sequester

Definitions:

  • To remove or set apart; segregate or hide: <i>synonym</i>: <strong> isolate</strong>.
  • To cause to withdraw into seclusion.
  • To remove or isolate (a chemical, often a gas) from an environment by incorporation, mixing, or insertion under pressure.
  • None
  • To take temporary possession of (property) as security against legal claims.
  • To requisition and confiscate (enemy property).
  • To undergo sequestration.
  • The act of sequestering; sequestration; separation; seclusion.
  • In <em>law</em>, a person with whom two or more parties to a suit or controversy deposit the subject of controversy; a mediator or referee between two parties; an umpire.
  • To put aside; remove; separate from other things; seclude; withdraw.
  • In law:
  • To separate from the owner for a time; seize or take possession of, as the property and income of a debtor, until the claims of creditors be satisfied.
  • To set aside from the power of either party, as a matter at issue, by order of a court of law. For use in Scots law, see <internalXref urlencoded="sequestrate">sequestrate</internalXref>. See also <internalXref urlencoded="sequestration">sequestration</internalXref>. Hence To seize for any purpose; confiscate; take possession of; appropriate.
  • To withdraw.
  • In law, to renounce or decline, as a widow any concern with the estate of her husband.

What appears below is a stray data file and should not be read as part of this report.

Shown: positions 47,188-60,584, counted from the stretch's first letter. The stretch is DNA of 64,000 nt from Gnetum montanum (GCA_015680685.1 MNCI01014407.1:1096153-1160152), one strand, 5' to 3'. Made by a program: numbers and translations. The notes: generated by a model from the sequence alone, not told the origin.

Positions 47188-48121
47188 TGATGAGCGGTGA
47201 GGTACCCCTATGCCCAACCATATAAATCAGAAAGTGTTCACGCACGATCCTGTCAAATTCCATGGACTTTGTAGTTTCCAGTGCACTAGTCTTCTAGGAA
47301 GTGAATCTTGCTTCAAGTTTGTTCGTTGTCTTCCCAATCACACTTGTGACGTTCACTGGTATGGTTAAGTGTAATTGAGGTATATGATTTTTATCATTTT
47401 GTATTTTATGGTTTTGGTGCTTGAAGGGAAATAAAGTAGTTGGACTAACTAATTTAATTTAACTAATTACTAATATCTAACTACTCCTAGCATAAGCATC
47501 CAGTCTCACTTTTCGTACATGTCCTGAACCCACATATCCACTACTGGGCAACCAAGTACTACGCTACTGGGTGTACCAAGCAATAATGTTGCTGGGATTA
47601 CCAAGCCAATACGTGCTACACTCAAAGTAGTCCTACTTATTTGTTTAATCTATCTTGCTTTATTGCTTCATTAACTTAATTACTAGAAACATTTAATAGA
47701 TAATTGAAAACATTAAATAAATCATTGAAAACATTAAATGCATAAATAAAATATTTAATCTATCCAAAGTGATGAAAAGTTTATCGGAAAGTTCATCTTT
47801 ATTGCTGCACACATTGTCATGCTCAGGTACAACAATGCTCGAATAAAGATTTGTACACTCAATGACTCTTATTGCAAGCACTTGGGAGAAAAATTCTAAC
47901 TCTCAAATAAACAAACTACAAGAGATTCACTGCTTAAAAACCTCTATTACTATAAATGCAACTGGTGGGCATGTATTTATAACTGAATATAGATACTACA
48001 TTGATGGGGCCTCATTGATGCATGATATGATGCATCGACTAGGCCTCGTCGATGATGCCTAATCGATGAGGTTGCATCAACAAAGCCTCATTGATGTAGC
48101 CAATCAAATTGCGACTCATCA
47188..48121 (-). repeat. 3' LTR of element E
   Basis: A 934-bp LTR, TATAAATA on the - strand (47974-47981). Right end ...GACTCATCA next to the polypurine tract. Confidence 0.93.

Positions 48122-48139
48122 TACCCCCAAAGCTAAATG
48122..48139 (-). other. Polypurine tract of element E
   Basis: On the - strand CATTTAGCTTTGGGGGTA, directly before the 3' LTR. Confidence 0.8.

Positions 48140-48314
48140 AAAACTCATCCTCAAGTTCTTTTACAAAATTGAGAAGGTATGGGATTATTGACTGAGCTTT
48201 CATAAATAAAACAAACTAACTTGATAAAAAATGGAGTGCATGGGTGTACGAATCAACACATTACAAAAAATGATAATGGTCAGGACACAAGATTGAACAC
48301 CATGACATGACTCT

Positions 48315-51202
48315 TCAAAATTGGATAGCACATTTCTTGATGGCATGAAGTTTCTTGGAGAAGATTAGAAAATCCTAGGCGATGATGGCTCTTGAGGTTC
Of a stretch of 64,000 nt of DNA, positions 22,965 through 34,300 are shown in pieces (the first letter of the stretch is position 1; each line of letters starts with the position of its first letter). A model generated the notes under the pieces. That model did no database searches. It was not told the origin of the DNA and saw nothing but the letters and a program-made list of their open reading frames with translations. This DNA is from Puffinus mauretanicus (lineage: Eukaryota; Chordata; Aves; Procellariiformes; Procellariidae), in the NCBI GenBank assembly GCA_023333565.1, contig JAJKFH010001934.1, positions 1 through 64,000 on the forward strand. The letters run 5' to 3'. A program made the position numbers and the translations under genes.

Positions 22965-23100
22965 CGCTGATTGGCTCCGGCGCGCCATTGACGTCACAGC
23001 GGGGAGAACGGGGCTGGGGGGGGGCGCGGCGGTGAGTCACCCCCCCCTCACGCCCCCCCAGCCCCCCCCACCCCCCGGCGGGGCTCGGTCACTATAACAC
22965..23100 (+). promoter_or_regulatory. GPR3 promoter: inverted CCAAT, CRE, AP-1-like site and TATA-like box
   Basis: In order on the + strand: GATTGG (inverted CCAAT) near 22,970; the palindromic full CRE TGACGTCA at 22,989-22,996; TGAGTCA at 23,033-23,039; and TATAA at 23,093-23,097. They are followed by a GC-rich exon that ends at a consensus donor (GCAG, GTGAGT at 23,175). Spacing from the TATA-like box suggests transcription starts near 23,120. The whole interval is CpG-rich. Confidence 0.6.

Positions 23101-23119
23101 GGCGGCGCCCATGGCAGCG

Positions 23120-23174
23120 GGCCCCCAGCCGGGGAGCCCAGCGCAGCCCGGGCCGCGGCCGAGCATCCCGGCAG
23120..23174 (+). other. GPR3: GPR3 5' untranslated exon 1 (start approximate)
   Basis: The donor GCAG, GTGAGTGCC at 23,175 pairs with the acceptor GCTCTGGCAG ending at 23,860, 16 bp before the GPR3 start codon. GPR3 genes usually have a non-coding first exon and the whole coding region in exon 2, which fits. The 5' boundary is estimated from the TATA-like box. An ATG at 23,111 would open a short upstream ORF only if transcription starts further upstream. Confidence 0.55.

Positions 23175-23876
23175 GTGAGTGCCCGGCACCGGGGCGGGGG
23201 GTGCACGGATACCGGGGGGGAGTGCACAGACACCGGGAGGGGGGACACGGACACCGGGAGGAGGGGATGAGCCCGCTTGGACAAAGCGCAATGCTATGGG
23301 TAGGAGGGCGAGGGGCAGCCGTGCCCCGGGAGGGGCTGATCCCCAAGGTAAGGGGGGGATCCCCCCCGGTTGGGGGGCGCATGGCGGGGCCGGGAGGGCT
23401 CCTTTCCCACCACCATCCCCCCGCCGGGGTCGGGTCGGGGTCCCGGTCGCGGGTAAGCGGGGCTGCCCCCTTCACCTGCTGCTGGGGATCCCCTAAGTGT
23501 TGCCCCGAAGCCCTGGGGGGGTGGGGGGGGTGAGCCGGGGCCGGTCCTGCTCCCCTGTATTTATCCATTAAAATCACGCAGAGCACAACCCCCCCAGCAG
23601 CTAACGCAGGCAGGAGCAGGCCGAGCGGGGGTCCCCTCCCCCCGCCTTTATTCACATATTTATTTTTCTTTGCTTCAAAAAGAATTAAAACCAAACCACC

• To withdraw; to retire.
  • To renounce (as a widow may) any concern with the estate of her husband.
  • To separate from the owner for a time; to take from parties in controversy and put into the possession of an indifferent person; to seize or take possession of, as property belonging to another, and hold it till the profits have paid the demand for which it is taken, or till the owner has performed the decree of court, or clears himself of contempt; in international law, to confiscate.
  • To cause (one) to submit to the process of sequestration; to deprive (one) of one's estate, property, etc.
  • To set apart; to put aside; to remove; to separate from other things.
  • To cause to retire or withdraw into obscurity; to seclude; to withdraw; -- often used reflexively.
  • Sequestration; separation.
  • A person with whom two or more contending parties deposit the subject matter of the controversy; one who mediates between two parties; a mediator; an umpire or referee.
  • Same as <er>Sequestrum</er>.
  • To <xref>separate</xref> from all external influence.
  • To separate in order to <xref>store</xref>.
  • To prevent an <xref>ion</xref> in solution from behaving normally by forming a <xref>coordination compound</xref>
  • To temporarily remove (property) from the possession of its owner and hold it as <xref>security</xref> against legal claims.
  • To remove (certain funds) automatically from a budget.
  • To seize and hold <xref>enemy</xref> <xref>property</xref>.
  • <xref>sequestration</xref>; <xref>separation</xref>
  • A person with whom two or more contending parties deposit the subject matter of the <xref>controversy</xref>; one who <xref>mediates</xref> between two parties; a <xref>referee</xref>.
  • A <xref>sequestrum</xref>.
  • requisition forcibly, as of enemy property
  • keep away from others
  • undergo sequestration by forming a stable compound with an ion
  • set apart from others
  • take temporary possession of as a security, by legal authority
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